If you are a seasoned or aspiring DJ, Quest now brings you a new way to practice and scratch the disc with the comprehensive and interactive DJ training simulator Tribe XR DJ School.
There are VR music apps like Electronauts with redesigned interfaces for interacting with the music, but Tribe XR is taking a new approach to teaching users real-world music mixing skills at a professional level. This is something new in the rapidly growing virtual reality simulation scene. The DJ simulation includes all of the technology you will need authentically rendered in virtual reality, along with one-on-one DJ mentoring sessions.
TribeXR was originally released on SteamVR in March of this year. Its standalone experience gives users the all-in-one DJ training package for both aspiring disc jockeys and more experienced DJs.
TribeXR has all of the essential bells and whistles users need to improve their DJ skills. It enables users to import their own music and share it with friends. The VR music game also supports full crossplay with the Quest headset and the Oculus Rift version.
The app gives users full access to the industry’s CDJ and mixer equipment. Not only can you upload your music collections, but you can also practice your sets in a very realistic club-like environment.
However, it is not error-free. There is still quite a gap between the real and the virtual instruments, especially when it comes to more physical musical instruments like guitar and drums. However, despite the gap, the TribeXR DJ simulator for Oculus Quest won’t have much transmission loss. Although you won’t feel the switches, the movements along with the sequences are ultimately the same as on the real DJ booth.
Real DJs to teach VR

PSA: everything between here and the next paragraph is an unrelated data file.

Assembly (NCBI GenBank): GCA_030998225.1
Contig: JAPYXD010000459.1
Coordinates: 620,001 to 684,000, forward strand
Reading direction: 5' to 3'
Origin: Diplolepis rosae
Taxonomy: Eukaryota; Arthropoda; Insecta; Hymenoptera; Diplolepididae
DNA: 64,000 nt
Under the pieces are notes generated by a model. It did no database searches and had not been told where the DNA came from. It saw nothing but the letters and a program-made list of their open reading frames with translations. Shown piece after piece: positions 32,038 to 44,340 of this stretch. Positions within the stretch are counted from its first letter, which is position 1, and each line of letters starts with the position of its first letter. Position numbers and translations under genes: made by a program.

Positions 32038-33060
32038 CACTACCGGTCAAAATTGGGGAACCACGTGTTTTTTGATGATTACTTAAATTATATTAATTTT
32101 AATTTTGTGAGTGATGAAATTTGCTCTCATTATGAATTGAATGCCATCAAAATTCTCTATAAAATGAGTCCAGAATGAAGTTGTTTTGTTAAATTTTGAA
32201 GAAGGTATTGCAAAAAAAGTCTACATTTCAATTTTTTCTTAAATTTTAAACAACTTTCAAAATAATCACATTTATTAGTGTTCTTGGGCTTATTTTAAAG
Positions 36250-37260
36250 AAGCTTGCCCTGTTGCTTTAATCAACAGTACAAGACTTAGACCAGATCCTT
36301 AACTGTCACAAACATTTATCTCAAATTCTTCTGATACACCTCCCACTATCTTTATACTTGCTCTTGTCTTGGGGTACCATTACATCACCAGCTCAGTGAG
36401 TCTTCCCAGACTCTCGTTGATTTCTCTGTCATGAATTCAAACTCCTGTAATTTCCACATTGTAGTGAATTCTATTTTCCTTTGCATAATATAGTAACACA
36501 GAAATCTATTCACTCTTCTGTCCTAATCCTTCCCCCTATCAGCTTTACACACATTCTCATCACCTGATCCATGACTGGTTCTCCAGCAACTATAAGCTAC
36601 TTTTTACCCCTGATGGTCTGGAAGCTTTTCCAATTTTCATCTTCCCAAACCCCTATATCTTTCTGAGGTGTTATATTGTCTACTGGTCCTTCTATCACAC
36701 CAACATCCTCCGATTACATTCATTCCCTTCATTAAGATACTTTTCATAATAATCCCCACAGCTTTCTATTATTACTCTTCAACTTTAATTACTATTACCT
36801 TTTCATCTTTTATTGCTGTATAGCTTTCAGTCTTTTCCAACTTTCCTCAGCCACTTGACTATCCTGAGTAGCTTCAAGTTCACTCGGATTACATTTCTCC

The app creators also have the business goal of offering virtual training with real DJ experts. The experts can even stand in front of their desks with their students in virtual reality and teach them the important skills. Users can make appointments for training courses at Discord. In addition to private lessons, one-to-one lessons and live courses, there are also video tutorials. TribeXR has partnered with various DJing and music production schools such as TAFE NSW, Point Blank Music School and Pyramid.
Users can attend the DJ bootcamps for a more effective learning experience. Bootcamps last 2-4 weeks and encompass all of the skills required to become an accomplished DJ, including mixing techniques, beat matching, effects, song selection, transitions, counting beats, mixing in keys, and bars and beats. After completing the bootcamp, the trainees can stream their sets live to the global tribe community via Facebook Live, Twitch, YouTube and VRChat.
Once a user has mastered the DJ skills, users can start conducting their own performances for a live audience. Players can even collaborate with other VR DJs for back-to-back performances in real time and in the same room, regardless of which headset they’re wearing.
According to TribeXR founder Tom Impallomeni, thousands of people have already used the platform and are getting great DJing skills to apply in real life and perform in real clubs. The introduction to Quest will give budding DJs the opportunity to practice in a virtual environment virtually anywhere, anytime. It’s a great platform to keep improving your skills and performing on the go.
TribeXR plans to add many new features in the coming weeks, including live streaming tools, built-in video, as well as recording tools. The app is available on Quest for $ 19.99.
https://virtualrealitytimes.com/2019/09/22/comprehensive-dj-simulator-tribe-xr-now-available-on-oculus-quest/https://virtualrealitytimes.com/wp-content/uploads/2019/09/TribeXR-DJ-Simulator-600×338.pnghttps://virtualrealitytimes.com/wp-content/uploads/2019/09/TribeXR-DJ-Simulator-150×90.png2019-09-22T16: 23: 06 + 00: 00GamesmusictechnologyIf you are a seasoned or aspiring DJ, Quest now brings you a new way to practice and scratch the disc with the comprehensive and interactive DJ training simulator Tribe XR DJ School. There are VR music apps like Electronauts with revised interfaces for interaction …Sam OchanjiSam
Ochanji[email protected]AdministratorTimes of virtual reality